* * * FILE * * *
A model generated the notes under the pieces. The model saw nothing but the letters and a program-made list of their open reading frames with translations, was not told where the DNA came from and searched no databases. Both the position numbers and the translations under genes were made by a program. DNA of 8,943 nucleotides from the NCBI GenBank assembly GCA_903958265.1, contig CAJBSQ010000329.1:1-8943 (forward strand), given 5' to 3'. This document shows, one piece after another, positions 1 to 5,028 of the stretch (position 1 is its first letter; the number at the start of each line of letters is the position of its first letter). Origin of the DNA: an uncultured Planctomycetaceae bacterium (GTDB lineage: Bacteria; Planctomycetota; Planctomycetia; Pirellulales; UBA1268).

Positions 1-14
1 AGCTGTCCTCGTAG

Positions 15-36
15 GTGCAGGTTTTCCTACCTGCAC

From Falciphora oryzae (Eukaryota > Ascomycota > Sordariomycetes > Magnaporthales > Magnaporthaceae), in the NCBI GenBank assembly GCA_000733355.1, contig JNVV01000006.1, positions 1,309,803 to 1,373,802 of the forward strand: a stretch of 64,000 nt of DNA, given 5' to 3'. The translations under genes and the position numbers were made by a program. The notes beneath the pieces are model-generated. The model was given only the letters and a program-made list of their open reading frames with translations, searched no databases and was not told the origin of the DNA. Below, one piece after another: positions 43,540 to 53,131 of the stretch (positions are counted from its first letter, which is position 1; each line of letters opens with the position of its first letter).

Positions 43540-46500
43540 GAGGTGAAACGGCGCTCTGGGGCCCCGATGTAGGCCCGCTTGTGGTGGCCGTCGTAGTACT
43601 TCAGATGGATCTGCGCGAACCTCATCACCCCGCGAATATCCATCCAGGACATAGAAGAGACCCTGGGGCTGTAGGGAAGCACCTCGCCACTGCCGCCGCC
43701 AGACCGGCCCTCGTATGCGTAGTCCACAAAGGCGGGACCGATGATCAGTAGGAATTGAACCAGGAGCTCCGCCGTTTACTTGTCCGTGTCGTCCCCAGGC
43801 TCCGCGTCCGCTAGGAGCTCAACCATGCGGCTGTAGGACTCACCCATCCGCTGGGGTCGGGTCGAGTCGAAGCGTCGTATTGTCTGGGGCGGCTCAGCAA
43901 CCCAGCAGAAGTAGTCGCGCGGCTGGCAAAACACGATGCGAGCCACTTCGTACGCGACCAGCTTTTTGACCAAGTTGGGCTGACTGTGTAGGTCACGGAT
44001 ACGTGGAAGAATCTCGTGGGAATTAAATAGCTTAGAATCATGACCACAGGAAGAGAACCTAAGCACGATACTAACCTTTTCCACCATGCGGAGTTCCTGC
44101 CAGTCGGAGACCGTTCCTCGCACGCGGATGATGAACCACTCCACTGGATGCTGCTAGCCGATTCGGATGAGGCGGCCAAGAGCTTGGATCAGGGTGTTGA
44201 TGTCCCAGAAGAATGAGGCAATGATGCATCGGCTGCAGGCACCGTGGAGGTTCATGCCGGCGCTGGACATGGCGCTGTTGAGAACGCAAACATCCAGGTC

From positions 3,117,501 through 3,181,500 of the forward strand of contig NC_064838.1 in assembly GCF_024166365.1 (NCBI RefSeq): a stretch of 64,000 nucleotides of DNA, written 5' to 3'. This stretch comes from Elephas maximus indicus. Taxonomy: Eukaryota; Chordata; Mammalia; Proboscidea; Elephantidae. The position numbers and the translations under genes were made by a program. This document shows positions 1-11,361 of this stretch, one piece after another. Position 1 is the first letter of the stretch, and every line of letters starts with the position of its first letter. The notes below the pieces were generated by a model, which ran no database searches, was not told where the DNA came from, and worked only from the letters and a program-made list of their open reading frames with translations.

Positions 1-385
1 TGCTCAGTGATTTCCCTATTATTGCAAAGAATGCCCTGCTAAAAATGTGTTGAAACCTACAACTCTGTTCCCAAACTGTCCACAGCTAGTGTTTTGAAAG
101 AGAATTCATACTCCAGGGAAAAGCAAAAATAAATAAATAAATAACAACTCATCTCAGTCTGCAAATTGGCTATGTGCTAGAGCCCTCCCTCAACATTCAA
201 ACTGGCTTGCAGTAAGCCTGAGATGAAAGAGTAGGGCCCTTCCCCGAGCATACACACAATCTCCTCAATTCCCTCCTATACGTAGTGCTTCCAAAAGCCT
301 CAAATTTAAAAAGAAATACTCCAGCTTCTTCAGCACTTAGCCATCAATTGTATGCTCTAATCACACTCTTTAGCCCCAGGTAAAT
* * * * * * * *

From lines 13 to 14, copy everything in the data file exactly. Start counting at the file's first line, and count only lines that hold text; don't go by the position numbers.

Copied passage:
44001 ACGTGGAAGAATCTCGTGGGAATTAAATAGCTTAGAATCATGACCACAGGAAGAGAACCTAAGCACGATACTAACCTTTTCCACCATGCGGAGTTCCTGC
44101 CAGTCGGAGACCGTTCCTCGCACGCGGATGATGAACCACTCCACTGGATGCTGCTAGCCGATTCGGATGAGGCGGCCAAGAGCTTGGATCAGGGTGTTGA